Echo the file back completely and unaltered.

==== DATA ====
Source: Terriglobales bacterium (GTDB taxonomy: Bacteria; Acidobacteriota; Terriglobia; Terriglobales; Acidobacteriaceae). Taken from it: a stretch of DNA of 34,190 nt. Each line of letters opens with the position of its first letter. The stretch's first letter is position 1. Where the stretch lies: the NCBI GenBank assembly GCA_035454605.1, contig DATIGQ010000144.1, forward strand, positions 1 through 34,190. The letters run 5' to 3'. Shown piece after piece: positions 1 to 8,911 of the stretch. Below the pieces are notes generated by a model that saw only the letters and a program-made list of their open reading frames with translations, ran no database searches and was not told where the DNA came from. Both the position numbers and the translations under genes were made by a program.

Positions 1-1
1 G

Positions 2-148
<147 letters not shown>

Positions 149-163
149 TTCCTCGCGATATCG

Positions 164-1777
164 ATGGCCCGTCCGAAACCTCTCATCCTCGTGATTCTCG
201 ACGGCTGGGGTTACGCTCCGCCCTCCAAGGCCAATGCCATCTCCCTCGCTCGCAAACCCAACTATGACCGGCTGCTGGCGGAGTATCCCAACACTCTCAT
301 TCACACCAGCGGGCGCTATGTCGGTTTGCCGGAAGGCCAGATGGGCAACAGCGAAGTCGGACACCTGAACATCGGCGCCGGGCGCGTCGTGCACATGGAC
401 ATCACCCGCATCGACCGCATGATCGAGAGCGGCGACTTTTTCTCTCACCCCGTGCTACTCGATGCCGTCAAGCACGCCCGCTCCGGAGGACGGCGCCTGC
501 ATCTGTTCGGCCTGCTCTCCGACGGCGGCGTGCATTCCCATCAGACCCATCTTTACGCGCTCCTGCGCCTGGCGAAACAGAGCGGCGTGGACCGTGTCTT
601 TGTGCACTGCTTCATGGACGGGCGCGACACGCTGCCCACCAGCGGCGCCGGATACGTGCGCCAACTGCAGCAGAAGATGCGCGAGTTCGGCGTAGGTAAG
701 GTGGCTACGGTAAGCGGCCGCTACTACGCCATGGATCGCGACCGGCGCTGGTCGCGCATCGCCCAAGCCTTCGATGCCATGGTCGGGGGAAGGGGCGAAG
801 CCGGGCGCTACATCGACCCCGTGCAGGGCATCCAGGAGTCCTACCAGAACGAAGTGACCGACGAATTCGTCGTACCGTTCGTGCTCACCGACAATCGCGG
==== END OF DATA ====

Source: Terriglobales bacterium (GTDB taxonomy: Bacteria; Acidobacteriota; Terriglobia; Terriglobales; Acidobacteriaceae). Taken from it: a stretch of DNA of 34,190 nt. Each line of letters opens with the position of its first letter. The stretch's first letter is position 1. Where the stretch lies: the NCBI GenBank assembly GCA_035454605.1, contig DATIGQ010000144.1, forward strand, positions 1 through 34,190. The letters run 5' to 3'. Shown piece after piece: positions 1 to 8,911 of the stretch. Below the pieces are notes generated by a model that saw only the letters and a program-made list of their open reading frames with translations, ran no database searches and was not told where the DNA came from. Both the position numbers and the translations under genes were made by a program.

Positions 1-1
1 G

Positions 2-148
<147 letters not shown>

Positions 149-163
149 TTCCTCGCGATATCG

Positions 164-1777
164 ATGGCCCGTCCGAAACCTCTCATCCTCGTGATTCTCG
201 ACGGCTGGGGTTACGCTCCGCCCTCCAAGGCCAATGCCATCTCCCTCGCTCGCAAACCCAACTATGACCGGCTGCTGGCGGAGTATCCCAACACTCTCAT
301 TCACACCAGCGGGCGCTATGTCGGTTTGCCGGAAGGCCAGATGGGCAACAGCGAAGTCGGACACCTGAACATCGGCGCCGGGCGCGTCGTGCACATGGAC
401 ATCACCCGCATCGACCGCATGATCGAGAGCGGCGACTTTTTCTCTCACCCCGTGCTACTCGATGCCGTCAAGCACGCCCGCTCCGGAGGACGGCGCCTGC
501 ATCTGTTCGGCCTGCTCTCCGACGGCGGCGTGCATTCCCATCAGACCCATCTTTACGCGCTCCTGCGCCTGGCGAAACAGAGCGGCGTGGACCGTGTCTT
601 TGTGCACTGCTTCATGGACGGGCGCGACACGCTGCCCACCAGCGGCGCCGGATACGTGCGCCAACTGCAGCAGAAGATGCGCGAGTTCGGCGTAGGTAAG
701 GTGGCTACGGTAAGCGGCCGCTACTACGCCATGGATCGCGACCGGCGCTGGTCGCGCATCGCCCAAGCCTTCGATGCCATGGTCGGGGGAAGGGGCGAAG
801 CCGGGCGCTACATCGACCCCGTGCAGGGCATCCAGGAGTCCTACCAGAACGAAGTGACCGACGAATTCGTCGTACCGTTCGTGCTCACCGACAATCGCGG